Roland Mousnier


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The following article is from The Great Soviet Encyclopedia (1979). It might be outdated or ideologically biased.

Mousnier, Roland

 

Born Sept. 7, 1907, in Paris. French historian.

A professor at the Sorbonne since 1955, Mousnier has been director of the Center for the Study of Modern European Civilization since 1958 and was chairman of the French National Committee of Historians from 1971 to 1975. His principal works are devoted to the history of France during the 16th to 18th centuries and deal mainly with agrarian relations and social structure. Mousnier interprets those topics in an anti-Marxist spirit. The problem of French absolutism, portrayed as a force transcending class and expressing genuine national interests, occupies a significant place in Mousnier’s work.

WORKS

La Vénalité des offices sous Henri IV et Louis XIII, 2nd ed. Paris, 1971.
Le XVIII Siècle: Revolution intellectuelle, technique, et politique (1715–1815), 2nd ed. Paris, 1955.
Le XVI et XVII Siécles: Les Progrès de la civilisation européene et le déclin de l’Orient (1492–1715). 5th ed. Paris, 1967.
L’Art de la dissertation historique. Paris, 1960.
Le XVIII Siècle: L’époque des “Lumiéres” (1725–1815). Paris, 1963. (Together with E. Labrousse.)
L’Assassinat d’Henri IV14 mai 1610. Paris, 1964.
Tureurs paysannes: Les Paysans dans les révoltes du XVII siècle (France, Russie, Chine). Paris, 1967.
The Great Soviet Encyclopedia, 3rd Edition (1970-1979). © 2010 The Gale Group, Inc. All rights reserved.
References in periodicals archive ?
Reacting to such approaches in 1964, Roland Mousnier wrote a book on the assassination of Henri IV of France [1610], contending that this event explains a great deal about what later happened in France.
11), yet the unabashedly conservative historians Pierre Chaunu, Louis Chevalier, Bernard Fay, and Roland Mousnier all have entries.
There are plenty of other books that do that: Gaston Zeller, Roger Doucet, Roland Mousnier, etc.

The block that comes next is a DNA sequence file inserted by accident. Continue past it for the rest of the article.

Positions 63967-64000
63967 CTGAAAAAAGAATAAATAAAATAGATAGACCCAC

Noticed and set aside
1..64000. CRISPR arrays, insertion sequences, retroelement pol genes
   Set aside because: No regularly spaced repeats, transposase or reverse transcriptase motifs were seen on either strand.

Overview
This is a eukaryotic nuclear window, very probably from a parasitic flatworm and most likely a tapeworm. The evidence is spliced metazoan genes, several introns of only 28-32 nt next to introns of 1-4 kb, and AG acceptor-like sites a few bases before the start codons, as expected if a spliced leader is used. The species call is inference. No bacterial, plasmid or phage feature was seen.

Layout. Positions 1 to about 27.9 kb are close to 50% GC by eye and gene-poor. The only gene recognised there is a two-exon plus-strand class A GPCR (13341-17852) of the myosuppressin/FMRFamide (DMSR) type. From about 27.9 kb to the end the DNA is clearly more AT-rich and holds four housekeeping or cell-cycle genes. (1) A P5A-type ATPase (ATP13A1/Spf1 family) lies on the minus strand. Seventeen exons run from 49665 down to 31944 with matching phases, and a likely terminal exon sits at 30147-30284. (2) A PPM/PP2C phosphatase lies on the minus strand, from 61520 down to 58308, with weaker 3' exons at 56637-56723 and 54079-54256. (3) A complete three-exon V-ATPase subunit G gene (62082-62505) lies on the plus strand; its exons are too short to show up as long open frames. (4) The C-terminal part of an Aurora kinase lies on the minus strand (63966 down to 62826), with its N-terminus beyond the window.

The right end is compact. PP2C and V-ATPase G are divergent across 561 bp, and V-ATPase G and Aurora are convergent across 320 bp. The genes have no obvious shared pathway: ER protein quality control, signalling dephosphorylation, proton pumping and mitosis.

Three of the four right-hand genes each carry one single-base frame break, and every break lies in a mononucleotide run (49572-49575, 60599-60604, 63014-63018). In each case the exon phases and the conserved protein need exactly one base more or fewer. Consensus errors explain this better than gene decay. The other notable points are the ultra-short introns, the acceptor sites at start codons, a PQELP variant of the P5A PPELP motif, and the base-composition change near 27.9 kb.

There is an excellent summary of the series of peasant revolts, tax riots, and other popular uprisings of the sixteenth century made so famous by the debate between Roland Mousnier and Boris Porchnev forty years ago.
However, overtones of Roland Mousnier's societe des fidelites begin to dominate Boltanski's analysis when the author portrays Gonzague as ever faithful to monarchy, interpreting duc de Nevers's loyalism and service through the lens of fidelite.
This was the position of the historian Roland Mousnier, a specialist in ancien regime France, who defined estate social stratification as follows: "It consists of a hierarchy of ranks, distinguished one from another and ordered not according to the fortune of their members nor to the capacity for consumption that these possess; this hierarchy is not established through roles in the mode of production of material goods but according to the esteem, honor, and dignity attributed by society to social functions, which can have no relationship with the production of material goods." (24)
Roland Mousnier s monumental histor y of French institutions likens their situation to that of "one man in two bodies".
William Beik revisits rebellious seventeenth-century France, a territory historians as diverse as Boris Porchnev, Roland Mousnier, Yves-Marie Berce, Rene Pillorget and Robert Muchembled began to travel many decades ago and inspired others to explore as well.
Among the many au thors cited from the debates on these issues are Roland Mousnier, Robert Mandrou, Hugh Trevor-Roper, and Corado Vivanti.
Although he takes account of and pays honour to the magisterial veterans of revolt such as Roland Mousnier, Yves-Marie Berce, and others, examining the political goals, crowd psychology, sociology, and ideology of urban rebels, Beik attempts to pursue a distinctive analysis, dealing in particular with their behaviour and the patterns of evolution that characterized urban revolt.
The work originated as a doctoral thesis, written under the supervision of Roland Mousnier, and published in 1969: Livre, pouvoirs et societe a Paris au XVIIe Siecle, Geneva: Droz, 2 vols.
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